Child sneezing and blowing into tissue, sick, on couch

Mighty Blog

Is it the flu or a cold?

By Joe Kurland, MPH, vaccine specialist and infection preventionist at Children’s Minnesota

Influenza, or “the flu,” is a highly contagious respiratory viral infection that can leave people of all ages feeling miserable. Flu season in the U.S. runs from October to May. Children’s Minnesota uses special visitor guidelines during winter months to protect patients, families, visitors and staff from influenza and other illnesses.

Influenza is often confused with the common cold, because symptoms of both illnesses can be very similar. They are both very contagious, and can be passed from person to person by coughing, sneezing or other forms of contact. Both illnesses are also viral, so neither can be treated with antibiotics.

So how can you tell the difference?

Common Cold

The common cold is a seasonal respiratory infection and one of the leading causes of missed school days each year. More than 100 different viruses can cause the common cold.

What are the symptoms of the common cold?

  • Mild-to-moderate fever
  • Runny or stuffy nose
  • Cough and/or sore throat
  • Sneezing
  • Headache or body aches
  • Mild fatigue

Sufferers of the common cold may experience all or some of these symptoms. A cold usually comes on slowly and clears up within a few days. Colds are contagious during the first two or three days.


Influenza, on the other hand, is a respiratory illness caused by influenza viruses. It can cause mild to severe illness, can lead to serious conditions like pneumonia  and can even be fatal in extreme cases.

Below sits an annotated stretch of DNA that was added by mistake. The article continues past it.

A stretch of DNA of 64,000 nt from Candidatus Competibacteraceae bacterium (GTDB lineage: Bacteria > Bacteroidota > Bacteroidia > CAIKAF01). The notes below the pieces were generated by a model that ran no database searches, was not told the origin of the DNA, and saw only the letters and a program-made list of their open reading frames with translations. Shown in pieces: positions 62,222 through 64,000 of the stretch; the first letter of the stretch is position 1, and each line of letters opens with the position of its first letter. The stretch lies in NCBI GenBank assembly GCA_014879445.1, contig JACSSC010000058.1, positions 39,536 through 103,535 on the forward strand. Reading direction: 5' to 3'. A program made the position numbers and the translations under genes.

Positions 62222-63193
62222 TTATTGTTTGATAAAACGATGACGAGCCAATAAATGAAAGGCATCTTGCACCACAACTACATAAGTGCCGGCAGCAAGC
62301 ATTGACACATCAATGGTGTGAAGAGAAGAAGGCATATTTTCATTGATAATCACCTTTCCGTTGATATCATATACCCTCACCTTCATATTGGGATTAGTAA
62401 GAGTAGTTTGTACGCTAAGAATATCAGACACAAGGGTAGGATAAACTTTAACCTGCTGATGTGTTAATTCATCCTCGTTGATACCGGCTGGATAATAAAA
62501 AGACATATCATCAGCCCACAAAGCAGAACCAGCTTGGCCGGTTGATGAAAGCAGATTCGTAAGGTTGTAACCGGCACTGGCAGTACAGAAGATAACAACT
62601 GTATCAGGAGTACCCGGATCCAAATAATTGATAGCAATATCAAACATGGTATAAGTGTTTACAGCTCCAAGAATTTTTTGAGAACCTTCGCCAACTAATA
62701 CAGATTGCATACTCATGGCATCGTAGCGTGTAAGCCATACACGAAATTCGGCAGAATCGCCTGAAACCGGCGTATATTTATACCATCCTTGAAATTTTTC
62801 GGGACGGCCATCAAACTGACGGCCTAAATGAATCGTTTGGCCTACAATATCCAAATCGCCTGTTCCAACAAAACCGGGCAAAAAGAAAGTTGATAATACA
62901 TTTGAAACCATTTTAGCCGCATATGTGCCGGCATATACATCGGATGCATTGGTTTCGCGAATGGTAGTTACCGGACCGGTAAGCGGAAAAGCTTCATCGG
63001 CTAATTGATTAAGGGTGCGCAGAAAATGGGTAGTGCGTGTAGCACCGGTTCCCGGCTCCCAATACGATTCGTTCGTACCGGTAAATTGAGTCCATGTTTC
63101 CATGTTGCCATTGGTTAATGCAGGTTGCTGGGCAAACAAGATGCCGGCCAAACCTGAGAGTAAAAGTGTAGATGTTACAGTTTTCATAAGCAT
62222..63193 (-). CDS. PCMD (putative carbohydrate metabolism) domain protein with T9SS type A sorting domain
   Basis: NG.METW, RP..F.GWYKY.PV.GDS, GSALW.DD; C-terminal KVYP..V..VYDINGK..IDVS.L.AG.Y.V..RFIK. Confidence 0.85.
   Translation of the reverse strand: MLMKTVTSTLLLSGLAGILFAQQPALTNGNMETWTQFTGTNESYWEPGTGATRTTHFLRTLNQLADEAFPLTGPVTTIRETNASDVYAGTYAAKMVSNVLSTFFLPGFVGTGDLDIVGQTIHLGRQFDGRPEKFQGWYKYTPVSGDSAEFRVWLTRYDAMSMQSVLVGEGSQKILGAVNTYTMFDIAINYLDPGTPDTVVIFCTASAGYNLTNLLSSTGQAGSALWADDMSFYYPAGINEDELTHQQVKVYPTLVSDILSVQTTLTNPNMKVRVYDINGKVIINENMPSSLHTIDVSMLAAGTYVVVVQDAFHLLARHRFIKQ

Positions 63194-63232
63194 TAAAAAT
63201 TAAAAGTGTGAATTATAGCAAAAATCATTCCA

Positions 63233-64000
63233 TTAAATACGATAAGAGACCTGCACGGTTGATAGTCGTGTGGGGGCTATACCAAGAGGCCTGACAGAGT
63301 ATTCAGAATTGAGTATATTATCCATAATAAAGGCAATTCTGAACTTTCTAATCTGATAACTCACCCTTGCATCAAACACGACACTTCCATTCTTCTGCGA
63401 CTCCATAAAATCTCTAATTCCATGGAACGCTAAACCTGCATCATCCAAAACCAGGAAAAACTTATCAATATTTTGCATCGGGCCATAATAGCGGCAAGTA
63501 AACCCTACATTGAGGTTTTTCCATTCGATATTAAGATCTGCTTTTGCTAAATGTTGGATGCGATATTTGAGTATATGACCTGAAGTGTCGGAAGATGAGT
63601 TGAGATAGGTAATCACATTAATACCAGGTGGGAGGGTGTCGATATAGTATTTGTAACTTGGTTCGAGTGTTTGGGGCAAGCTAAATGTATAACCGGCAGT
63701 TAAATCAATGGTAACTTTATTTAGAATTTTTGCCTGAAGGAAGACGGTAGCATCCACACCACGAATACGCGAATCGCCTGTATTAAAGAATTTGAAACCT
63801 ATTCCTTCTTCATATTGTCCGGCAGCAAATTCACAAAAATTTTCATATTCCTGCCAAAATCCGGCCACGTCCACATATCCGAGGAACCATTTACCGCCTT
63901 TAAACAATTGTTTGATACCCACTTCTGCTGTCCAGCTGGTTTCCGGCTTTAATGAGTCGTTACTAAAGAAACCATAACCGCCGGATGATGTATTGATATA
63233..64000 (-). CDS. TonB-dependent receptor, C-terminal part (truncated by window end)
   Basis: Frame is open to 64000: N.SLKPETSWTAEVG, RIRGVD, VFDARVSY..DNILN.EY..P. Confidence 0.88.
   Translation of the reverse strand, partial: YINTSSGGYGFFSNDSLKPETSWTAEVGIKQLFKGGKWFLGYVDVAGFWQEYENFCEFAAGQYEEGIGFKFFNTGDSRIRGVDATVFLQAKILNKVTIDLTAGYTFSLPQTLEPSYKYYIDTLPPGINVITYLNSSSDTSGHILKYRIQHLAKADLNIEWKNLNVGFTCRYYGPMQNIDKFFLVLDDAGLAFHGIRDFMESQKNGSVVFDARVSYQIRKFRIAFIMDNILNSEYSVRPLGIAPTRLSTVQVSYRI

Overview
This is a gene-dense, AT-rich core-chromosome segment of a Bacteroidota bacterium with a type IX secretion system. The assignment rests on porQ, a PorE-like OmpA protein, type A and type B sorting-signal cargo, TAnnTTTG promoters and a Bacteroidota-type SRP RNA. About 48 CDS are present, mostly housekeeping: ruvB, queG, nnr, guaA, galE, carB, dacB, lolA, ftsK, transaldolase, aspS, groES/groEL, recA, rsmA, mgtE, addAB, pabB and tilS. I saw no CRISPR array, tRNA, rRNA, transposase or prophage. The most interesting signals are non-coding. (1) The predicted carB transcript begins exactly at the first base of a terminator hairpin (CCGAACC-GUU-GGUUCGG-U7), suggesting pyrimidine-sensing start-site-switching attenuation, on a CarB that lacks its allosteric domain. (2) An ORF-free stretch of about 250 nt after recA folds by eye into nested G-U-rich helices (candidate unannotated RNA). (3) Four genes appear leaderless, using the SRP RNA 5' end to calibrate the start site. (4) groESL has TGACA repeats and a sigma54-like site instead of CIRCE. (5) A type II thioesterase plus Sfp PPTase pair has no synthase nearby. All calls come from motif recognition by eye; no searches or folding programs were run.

What are the symptoms of the flu? Influenza typically has similar symptoms to those seen above for the common cold, but influenza symptoms tend to be more severe and also may include the following:

  • 100 degree F or higher fever
  • Chills
  • Extreme fatigue
  • Nausea or vomiting
  • Diarrhea

Unlike the common cold, the flu usually comes on suddenly. Flu symptoms typically appear about two days after exposure to the virus. After about five days, the fever should be gone, but other symptoms may still be present for a week or two.

The flu shot

The Centers for Disease Control and Prevention recommends a yearly flu vaccine for everyone 6 months and older. Get your vaccine now because the body takes up to two weeks to develop full protection after immunization! Flu shots are the only option available this year (FluMist was found to not give the expected protection and is no longer recommended). Flu shots are offered at all of our 12 primary care clinics throughout the Twin Cities. Find a location near you and schedule an appointment. You can also learn more about our commitment to reducing needle pain through Children’s Comfort Promise.

When to call a doctor

The important thing to remember is that flu symptoms can vary from child to child. Not every illness is the flu, but if your child is feeling sick with flu-like symptoms that aren’t getting better over time, always contact your pediatrician.

A photo of Joe Kurland, MPH
Joe Kurland, MPH
Kristin Tesmer